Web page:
The Daily Briefing's Dan Diamond spoke with Brian Pellegrini, managing director of Spend Performance Solutions, to discuss this week's news that MedAssets is being sold for $2.7 billion, with VHA-UHC purchasing the company's GPO business.
Daily Briefing: Help frame this news for our readers, not all of whom follow the supply-chain industry. Was the MedAssets sale a surprise?
Brian Pellegrini: MedAssets had been going through some challenges. There was CEO turnover and loss of a major client, Tenet. There was the appearance of an activist investor—Starboard Value LP—that was calling for significant changes.
In light of that, an M&A event for MedAssets was not surprising, but the [sale] to VHA-UHC was unexpected.
The GPO market has already seen consolidation over the last decade, which has left just a handful of national GPOs that control the vast majority of the market. Now the market looks to get even more concentrated.
DB: There have been a flurry of enormous deals in health care this year, like the $54 billion Aetna-Humana merger. In contrast, this was a $3 billion sale.
In a year of mega-mergers across health care, how BIG a deal is this, really?
Pellegrini: Here's how to think about it. Outside of this new combination, there's now only one large national GPO, Premier, and two national provider-led GPOs, Intermountain's Amerinet and HCA's HeathTrust Partners.
So at minimum, this represents a major shift in terms of market consolidation.
It's also important to know that it combines a number of legacy organizations that aren't yet fully integrated themselves—notably MedAssets' acquisition of Broadlane Group and the merger of VHA and UHC.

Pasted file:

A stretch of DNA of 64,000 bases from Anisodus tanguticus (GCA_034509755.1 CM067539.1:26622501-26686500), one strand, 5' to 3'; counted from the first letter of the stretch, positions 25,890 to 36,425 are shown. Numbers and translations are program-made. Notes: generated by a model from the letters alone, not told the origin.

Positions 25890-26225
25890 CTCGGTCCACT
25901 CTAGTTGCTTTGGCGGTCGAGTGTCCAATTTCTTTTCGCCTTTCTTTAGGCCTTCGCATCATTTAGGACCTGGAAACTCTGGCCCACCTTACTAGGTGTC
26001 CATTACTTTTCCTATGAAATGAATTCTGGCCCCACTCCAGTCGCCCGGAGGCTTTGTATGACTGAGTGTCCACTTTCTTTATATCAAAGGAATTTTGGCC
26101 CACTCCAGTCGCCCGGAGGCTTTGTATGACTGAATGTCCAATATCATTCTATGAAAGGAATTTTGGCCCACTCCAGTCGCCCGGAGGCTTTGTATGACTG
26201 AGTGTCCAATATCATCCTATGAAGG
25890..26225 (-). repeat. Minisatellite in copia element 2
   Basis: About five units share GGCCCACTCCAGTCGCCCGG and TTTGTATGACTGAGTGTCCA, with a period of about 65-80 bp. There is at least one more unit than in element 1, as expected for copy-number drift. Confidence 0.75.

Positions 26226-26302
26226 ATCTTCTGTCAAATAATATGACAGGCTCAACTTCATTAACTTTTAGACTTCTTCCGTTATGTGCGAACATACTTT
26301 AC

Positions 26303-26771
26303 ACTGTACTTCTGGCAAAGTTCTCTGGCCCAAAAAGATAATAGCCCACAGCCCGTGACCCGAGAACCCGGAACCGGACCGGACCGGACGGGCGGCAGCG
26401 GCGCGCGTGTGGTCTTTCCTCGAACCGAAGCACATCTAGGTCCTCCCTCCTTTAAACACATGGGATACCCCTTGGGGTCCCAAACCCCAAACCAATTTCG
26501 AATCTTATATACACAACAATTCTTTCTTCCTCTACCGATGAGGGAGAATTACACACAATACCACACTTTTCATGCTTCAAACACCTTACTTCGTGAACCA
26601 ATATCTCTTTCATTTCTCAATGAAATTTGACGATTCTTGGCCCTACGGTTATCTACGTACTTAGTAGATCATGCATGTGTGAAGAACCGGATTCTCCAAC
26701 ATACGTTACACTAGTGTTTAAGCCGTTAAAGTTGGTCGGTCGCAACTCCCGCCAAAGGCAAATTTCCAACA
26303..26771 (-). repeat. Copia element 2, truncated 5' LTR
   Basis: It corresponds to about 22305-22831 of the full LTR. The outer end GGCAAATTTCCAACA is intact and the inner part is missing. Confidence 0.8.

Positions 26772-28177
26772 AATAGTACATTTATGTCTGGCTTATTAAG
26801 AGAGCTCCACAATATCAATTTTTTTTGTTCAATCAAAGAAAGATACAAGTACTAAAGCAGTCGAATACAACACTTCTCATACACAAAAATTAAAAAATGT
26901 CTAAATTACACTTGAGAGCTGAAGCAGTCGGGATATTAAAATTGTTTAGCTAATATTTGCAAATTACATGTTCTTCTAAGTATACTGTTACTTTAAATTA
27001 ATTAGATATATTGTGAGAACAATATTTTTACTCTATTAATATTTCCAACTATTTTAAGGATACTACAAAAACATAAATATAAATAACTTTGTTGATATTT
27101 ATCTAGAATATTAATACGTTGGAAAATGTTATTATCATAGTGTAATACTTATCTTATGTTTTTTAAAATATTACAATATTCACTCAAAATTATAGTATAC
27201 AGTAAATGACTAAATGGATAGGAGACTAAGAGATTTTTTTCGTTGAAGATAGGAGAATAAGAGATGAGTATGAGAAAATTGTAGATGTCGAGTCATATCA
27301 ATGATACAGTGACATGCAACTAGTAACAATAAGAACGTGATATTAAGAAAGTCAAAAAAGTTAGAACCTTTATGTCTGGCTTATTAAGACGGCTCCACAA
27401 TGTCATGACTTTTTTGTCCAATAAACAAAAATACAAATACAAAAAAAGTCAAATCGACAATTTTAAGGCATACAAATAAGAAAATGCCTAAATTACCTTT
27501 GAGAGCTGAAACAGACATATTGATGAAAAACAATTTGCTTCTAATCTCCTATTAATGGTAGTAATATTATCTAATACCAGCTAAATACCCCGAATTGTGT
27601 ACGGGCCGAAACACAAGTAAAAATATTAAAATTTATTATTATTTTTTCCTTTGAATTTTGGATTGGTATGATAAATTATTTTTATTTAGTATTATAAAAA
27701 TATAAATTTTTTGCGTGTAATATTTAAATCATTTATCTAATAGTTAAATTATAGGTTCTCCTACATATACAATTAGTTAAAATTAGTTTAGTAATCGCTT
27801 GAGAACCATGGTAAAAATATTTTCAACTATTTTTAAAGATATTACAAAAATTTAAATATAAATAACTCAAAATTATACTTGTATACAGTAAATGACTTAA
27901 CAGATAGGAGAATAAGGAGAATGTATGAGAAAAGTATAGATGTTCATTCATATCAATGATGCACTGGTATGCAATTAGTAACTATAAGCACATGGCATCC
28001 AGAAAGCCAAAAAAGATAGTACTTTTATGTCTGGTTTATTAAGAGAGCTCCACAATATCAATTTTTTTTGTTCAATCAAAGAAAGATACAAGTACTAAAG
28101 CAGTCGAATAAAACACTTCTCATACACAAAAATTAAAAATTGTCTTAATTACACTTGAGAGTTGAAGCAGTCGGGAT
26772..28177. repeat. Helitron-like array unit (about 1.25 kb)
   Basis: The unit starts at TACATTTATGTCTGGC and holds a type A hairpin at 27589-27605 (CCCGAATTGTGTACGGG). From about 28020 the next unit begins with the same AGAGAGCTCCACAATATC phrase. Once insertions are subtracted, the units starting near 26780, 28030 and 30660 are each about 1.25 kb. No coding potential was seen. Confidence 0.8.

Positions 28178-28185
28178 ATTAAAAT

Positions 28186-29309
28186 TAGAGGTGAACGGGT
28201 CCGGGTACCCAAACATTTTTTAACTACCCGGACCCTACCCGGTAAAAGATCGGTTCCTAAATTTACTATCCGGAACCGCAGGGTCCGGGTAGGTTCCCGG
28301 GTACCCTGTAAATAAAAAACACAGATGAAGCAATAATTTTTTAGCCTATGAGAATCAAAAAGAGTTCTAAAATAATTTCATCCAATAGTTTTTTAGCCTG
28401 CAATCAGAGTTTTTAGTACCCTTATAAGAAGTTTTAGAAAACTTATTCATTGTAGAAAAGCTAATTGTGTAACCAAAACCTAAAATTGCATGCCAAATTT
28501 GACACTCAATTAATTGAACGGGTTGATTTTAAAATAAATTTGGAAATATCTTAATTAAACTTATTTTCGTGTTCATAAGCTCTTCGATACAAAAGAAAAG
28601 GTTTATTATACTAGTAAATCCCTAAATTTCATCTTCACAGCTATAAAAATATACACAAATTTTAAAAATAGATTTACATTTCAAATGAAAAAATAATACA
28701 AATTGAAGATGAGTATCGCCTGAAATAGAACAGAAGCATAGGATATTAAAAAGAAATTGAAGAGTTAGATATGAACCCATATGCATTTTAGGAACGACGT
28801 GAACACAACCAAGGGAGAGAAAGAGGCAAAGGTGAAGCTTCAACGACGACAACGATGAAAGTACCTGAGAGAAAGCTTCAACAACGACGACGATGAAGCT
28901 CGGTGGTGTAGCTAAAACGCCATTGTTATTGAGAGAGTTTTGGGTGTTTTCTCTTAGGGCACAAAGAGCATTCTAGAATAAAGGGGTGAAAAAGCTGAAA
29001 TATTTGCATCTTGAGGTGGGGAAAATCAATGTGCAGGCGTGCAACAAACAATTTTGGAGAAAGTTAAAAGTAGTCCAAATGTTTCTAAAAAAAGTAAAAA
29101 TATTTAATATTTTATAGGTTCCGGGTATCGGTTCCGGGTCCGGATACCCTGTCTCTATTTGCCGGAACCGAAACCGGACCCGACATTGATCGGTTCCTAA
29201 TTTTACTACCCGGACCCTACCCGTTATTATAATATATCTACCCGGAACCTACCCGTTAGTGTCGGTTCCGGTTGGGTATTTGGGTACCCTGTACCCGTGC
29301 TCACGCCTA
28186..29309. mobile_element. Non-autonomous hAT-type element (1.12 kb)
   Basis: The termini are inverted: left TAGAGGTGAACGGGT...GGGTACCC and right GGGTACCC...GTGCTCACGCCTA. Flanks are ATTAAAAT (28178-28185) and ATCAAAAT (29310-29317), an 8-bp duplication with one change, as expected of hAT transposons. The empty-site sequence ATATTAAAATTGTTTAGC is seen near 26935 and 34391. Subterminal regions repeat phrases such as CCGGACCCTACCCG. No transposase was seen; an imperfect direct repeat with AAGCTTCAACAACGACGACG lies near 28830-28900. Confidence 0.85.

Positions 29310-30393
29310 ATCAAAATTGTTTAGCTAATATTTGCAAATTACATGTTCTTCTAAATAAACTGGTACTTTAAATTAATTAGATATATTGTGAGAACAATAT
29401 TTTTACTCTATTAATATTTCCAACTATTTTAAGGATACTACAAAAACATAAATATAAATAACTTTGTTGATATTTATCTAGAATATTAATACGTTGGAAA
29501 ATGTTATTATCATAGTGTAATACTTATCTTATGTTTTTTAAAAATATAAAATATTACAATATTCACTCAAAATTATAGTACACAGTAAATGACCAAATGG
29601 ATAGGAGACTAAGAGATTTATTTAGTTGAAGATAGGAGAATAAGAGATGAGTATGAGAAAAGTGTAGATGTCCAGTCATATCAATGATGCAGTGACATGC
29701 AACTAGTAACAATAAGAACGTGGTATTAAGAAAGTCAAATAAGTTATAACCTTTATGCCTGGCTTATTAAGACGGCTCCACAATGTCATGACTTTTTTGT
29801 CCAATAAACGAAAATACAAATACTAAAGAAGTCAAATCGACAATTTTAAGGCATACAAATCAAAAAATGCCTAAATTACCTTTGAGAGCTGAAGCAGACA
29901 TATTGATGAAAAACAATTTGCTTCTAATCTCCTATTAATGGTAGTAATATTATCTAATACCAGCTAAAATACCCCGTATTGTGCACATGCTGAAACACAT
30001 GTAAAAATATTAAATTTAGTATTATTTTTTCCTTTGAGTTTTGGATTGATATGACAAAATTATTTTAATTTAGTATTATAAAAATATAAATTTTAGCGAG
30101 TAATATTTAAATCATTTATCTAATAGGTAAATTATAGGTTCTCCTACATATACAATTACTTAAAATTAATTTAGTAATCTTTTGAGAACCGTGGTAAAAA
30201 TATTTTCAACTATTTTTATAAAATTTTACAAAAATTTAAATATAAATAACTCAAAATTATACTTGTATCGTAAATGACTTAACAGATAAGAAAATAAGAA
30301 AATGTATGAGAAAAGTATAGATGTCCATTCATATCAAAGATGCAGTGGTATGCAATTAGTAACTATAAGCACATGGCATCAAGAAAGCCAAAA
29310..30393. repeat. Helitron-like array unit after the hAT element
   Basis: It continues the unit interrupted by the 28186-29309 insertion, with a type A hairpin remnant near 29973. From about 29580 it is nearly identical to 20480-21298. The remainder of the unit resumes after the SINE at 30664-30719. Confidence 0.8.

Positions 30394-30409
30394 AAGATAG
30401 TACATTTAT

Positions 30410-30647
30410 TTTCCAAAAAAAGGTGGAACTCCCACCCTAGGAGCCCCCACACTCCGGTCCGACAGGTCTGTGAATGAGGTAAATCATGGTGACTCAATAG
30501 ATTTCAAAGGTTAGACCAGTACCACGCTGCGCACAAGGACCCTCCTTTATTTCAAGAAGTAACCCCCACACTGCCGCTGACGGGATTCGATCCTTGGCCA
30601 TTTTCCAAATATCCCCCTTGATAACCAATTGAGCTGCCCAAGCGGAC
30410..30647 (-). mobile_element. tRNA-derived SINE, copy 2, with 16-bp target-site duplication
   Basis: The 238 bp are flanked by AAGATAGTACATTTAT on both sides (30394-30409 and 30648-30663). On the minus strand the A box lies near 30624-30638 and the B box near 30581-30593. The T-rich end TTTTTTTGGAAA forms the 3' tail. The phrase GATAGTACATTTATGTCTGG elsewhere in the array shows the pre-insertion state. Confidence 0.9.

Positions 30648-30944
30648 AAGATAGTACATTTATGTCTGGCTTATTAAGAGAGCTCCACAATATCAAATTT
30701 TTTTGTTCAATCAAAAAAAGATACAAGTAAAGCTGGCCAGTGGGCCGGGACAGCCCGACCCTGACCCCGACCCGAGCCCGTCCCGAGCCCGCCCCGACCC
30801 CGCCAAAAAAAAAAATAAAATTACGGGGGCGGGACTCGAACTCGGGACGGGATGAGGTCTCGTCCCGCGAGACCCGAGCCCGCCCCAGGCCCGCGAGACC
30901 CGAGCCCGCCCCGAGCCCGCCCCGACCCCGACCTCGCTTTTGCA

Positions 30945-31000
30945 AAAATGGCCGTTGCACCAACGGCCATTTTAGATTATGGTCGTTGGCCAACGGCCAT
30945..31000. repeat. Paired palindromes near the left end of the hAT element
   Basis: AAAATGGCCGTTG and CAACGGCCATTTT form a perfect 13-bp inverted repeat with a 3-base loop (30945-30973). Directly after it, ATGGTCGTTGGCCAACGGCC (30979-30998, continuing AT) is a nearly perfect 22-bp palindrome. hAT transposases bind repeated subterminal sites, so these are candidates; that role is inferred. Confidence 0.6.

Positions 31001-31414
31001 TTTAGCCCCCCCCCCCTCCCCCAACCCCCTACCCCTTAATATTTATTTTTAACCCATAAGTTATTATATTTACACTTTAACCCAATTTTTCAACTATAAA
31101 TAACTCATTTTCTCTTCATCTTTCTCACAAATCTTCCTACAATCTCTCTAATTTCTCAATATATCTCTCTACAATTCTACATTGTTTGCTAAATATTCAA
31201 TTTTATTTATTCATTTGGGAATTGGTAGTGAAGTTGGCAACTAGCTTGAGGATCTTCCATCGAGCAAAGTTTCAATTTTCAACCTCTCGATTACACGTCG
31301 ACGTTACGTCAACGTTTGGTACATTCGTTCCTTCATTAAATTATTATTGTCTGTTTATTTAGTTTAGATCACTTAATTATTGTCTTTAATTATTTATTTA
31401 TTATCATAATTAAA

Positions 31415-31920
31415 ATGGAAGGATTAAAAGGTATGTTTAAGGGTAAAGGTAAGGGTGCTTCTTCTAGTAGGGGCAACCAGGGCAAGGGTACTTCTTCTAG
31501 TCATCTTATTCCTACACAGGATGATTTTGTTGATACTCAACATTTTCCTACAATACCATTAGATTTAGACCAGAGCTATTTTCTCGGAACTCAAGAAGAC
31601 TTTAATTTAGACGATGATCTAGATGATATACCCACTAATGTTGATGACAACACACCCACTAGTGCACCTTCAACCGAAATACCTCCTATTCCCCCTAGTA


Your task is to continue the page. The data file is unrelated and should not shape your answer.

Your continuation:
But clearly, this new organization will have significant influence on the marketplace.
It's difficult to put an exact number on the total spend managed by GPOs, but a 2014 GAO report put the figure for the top 5 GPOs at nearly $131 billion during fiscal year 2012. And in the announcement of their deal, MedAssets and VHA-UHC claim to control $59 billion and $50 billion, respectively.
DB: GPOs were founded so hospitals could pool their purchasing power. But there's been rising scrutiny of the health care GPO model—that it's not as effective as it used to be, basically.
Pellegrini: Yes—industry changes such as hospital consolidation and the shift toward value-based care call into question whether aggregating volume is the right way to drive the best value.
One thing we've seen: Hospitals are routinely finding that by striking out on their own, and partnering deeply with their key stakeholders such as physicians, nurses, and support staff, they can drive better terms and pricing.
As a result, hospitals are increasingly willing to invest in making supply chain a strategic part of the hospital enterprise. It's an investment that enables hospitals to migrate from a transactional and price focus toward a value-based and resource utilization focus.
And that shift in focus will further pressure the traditional aggregate contracting strategies that are at the heart of group purchasing.
DB: So what does this deal say about the future of health care GPOs?
Pellegrini: Here's one thing to watch. The GPOs were granted a safe harbor from the Anti-Kickback statute to allow them to collect administrative fees from these suppliers to fund their efforts. In late 2014, a GAO report raised concerns about the funding administrative fee structure and the safe harbor provisions that allow it to exist.